When is a kitten not a kitten?

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So far this year APROP has had 91 kittens in our care, of which 20 are still looking for homes.  Some of these kittens have been with us since they were born and, sadly, are now of an age where many people consider them too old for adoption.

Charly and his brother Jellybean https://www.aprop-pego.org/charly-jellybean/, Dartanan and his sister Ziggy https://www.aprop-pego.org/dartanan-ziggy/ and Simon https://www.aprop-pego.org/oreo-simon/ are 6-7 months old now.  You might consider them “teenagers”.  They were all originally in foster care and, one by one their brothers and sisters were adopted.  They, for unfathomable reasons, were not chosen for adoption and so came into the APROP shelter.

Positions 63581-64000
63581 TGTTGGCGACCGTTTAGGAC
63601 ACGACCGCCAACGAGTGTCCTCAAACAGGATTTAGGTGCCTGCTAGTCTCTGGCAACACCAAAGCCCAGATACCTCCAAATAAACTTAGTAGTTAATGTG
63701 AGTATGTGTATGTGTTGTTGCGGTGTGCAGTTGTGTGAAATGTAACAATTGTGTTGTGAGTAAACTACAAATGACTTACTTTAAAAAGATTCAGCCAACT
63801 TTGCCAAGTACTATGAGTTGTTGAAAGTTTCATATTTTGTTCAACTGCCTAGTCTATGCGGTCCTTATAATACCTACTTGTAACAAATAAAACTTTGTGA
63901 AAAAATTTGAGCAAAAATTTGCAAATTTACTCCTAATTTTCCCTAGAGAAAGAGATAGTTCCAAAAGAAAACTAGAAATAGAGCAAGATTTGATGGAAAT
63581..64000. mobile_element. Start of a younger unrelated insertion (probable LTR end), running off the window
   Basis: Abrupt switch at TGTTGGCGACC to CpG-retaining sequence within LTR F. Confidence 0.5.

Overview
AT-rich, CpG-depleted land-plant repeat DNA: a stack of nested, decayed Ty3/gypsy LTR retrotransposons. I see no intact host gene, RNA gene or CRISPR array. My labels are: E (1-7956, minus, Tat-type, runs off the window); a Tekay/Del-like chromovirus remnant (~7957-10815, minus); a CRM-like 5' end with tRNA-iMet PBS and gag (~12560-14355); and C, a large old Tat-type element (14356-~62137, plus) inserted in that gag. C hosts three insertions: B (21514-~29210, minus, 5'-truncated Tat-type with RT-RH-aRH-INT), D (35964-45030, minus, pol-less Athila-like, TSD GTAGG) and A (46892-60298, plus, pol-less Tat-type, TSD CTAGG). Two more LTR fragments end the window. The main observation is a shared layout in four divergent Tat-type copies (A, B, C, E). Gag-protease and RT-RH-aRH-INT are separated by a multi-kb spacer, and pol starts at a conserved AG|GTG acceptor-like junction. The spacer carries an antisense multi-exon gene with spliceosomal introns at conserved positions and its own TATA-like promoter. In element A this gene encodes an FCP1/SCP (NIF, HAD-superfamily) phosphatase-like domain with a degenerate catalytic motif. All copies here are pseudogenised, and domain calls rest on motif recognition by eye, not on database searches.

These young cats are still learning about the world.  They are curious, playful, energetic and affectionate but without the biting and scratching habits of small kittens. 

The benefit of adopting a teenage kitten of 6-12 months is that they are more self-sufficient than baby kittens, who need constant care and monitoring.  They have also been blood tested, vaccinated and sterilised, which is a massive cost saving. 

The danger is that they will continue to be overlooked and end up as permanent residents at the shelter into adulthood.  This will be such a shame as they have so much to offer as family pets.

If you are thinking of adopting a kitten, please consider a teenager.  You won’t regret it.                                                                                                                       

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